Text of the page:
Latin America Terms

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Andes Mountains

the world's longest mountain chain, stretching along the west coast of South America

Llanos

plains region of eastern Colombia and western Venezuela

Cerrado

closed, savannaa with flat terrain with moderate rainfall that make them suitable for farming

Pampas

the vast grassy plains of northern Argentina

Orinoco River

a South American river 1,500 miles long

Amazon River

a major South American river, the second longest river in the world and one of its three major river systems, running about 4,000 miles from west to east and emptying into the atlantic ocean

Parana River

a South American river, a river in central south america and one of its three major ribver systems, originating in the highlands of southern brazil traveling about 3,000 miles south and west.

Rain forest

a forest region located in the Tropical Zone with a heavy concentration of different species of broadleaf trees.

Slash and Burn

a farming method involving the cutting of trees, then burning them to provide ash-enriched soil for the planting of crops

Terraced Farming

a technique of growing crops in step-like fields cut into hillsides or mountain slopes

Push Factors

negative conditions and perceptions that induce people to leave their adobe and migrate to a new location

Pull Factors

positive conditions and perceptions that effectively attact people to new locations from other areas

Infrastructure

the stock of basic facilities and capital equipment needed for the functioning of a country or area

Spanish conquest

Christopher Columbus convinced the King of Spain to sponsor his voyage to Asia by the Atlantic Ocean, and thus found the Americas. The Spanish took control of the Indians and began converting them to Catholicism. Soon, the Spanish slave trade started. Disease and malnutrition decimated the Indian population. In 1809, La Paz, Bolivia signed a declaration of independence from Spain. Revolutions fueled by this declaration as well as the French and American Revolutions spread across the American Spanish colonies. All colonies except Cuba and Puerto Rico freed themselves. in 1898 The United States won the Spanish-American war, ending all remaining Spanish rule in the Americas.

Tenochtitlan

Capital of the Aztec Empire, located on an island in Lake Texcoco. Its population was about 150,000 on the eve of Spanish conquest. Mexico City was constructed on its ruins.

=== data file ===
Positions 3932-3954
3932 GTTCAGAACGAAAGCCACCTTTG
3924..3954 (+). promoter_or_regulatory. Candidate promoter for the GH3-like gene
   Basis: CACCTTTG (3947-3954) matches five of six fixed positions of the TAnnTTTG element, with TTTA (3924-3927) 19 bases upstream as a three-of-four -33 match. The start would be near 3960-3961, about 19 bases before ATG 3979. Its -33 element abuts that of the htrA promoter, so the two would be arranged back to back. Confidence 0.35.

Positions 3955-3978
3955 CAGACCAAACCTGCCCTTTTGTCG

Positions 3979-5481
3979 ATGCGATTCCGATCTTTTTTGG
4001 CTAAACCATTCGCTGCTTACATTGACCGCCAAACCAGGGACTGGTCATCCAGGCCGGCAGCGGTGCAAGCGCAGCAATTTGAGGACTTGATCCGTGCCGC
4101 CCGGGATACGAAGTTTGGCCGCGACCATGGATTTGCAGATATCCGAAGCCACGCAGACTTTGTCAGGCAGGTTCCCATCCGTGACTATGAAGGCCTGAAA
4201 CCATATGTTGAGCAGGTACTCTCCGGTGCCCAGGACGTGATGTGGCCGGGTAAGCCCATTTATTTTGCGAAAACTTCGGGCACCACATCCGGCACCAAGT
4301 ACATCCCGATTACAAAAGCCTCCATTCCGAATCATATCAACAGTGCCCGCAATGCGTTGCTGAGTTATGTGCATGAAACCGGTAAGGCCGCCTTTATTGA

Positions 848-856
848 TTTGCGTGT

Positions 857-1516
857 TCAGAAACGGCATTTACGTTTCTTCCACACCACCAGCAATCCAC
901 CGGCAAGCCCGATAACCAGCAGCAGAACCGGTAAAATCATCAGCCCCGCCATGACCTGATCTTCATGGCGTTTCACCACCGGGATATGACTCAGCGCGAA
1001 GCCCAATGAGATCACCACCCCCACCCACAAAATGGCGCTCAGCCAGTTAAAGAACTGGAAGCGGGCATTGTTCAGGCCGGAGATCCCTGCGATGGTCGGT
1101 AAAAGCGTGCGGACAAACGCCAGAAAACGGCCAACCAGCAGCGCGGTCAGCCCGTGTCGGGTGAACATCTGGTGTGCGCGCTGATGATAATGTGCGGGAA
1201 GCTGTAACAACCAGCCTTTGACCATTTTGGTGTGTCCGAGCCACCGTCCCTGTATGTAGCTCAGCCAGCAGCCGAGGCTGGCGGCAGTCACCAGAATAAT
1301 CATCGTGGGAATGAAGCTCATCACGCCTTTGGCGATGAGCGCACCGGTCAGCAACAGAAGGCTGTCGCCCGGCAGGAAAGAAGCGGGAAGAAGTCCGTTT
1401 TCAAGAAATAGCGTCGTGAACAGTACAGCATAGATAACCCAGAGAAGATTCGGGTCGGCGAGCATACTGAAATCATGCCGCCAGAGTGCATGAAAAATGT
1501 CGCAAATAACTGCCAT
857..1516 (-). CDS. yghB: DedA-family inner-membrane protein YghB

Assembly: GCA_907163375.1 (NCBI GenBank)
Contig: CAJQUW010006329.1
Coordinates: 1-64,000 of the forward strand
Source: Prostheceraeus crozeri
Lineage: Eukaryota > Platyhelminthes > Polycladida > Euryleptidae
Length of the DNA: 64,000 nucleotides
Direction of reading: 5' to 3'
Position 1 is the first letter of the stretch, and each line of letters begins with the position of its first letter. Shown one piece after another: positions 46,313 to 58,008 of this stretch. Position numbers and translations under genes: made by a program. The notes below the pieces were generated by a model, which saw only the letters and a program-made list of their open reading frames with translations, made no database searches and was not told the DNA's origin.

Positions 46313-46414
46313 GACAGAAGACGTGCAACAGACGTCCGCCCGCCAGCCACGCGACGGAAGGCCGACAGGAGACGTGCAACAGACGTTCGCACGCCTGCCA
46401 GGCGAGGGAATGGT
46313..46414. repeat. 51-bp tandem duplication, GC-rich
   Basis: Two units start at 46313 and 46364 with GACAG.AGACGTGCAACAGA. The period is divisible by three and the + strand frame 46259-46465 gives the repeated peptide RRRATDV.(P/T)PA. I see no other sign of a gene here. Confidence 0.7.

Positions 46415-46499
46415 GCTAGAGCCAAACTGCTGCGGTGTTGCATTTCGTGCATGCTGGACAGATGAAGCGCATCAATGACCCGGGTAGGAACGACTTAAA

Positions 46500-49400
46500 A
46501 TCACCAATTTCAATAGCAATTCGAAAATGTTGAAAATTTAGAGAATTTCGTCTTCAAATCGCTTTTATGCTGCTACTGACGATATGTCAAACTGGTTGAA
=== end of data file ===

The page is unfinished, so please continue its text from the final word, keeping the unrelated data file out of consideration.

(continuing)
Institutional Revolutionary Party

the most powerful political party in Mexico from the 1920s to 2000, which won every presidential election during that time

Mestizo

a person of mixed racial ancestry (especially mixed European and Native American ancestry)

Maquiladoras

The term given to zones in northern Mexico with factories supplying manufactured goods to the U.S. market. The low-wage workers in the primarily foreign-owned factories assemble imported components and/or raw materials and then export finished goods.

NAFTA

A trade agreement between Canada, the United States and Mexico that encourages free trade between these North American countries.

Cultural Hearth

A center where cultures developed and from which ideas and traditions spread outward.

United Provinces of Central America

the name of Central America after the region declared independence from Mexico in 1823

Panama Canal

Ship canal cut across the isthmus of Panama by United States Army engineers; it opened in 1915. It greatly shortened the sea voyage between the east and west coasts of North America. The United States turned the canal over to Panama on Jan 1, 2000 (746)

Calypso

The beautiful nymph who falls in love with Odysseus when he lands on her island-home of Ogygia. Calypso holds him prisoner there for seven years until Hermes, the messenger god, persuades her to let him go.

Reggae

a style of music that developed in Jamaica in the 1960s and is rooted in African, Caribbean, and American music, often dealing with social problems and religion.

Informal economy

Economic activity that is neither taxed nor monitored by a government; and is not included in that government's Gross National Product; as opposed to a formal economy

Inca

a member of the small group of Quechuan people living in the Cuzco valley in Peru who established hegemony over their neighbors to create the great Inca empire that lasted from about 1100 until the Spanish conquest in the early 1530s

Quechua

the language of the Quechua which was spoken by the Incas

Mercosur

South American organization whose purpose is to expand trade, improve transportation, and reduce tariffs among member countries

Treaty of Tordesillas

Set the Line of Demarcation which was a boundary established in 1493 to define Spanish and Portuguese possessions in the Americas.

Carnival

a festival marked by merrymaking and processions

Samba

a form of canasta using three decks and six jokers

Capoeira

a martial art and dance that developed in Brazil from Angolans who were taken there by the Portuguese from Africa

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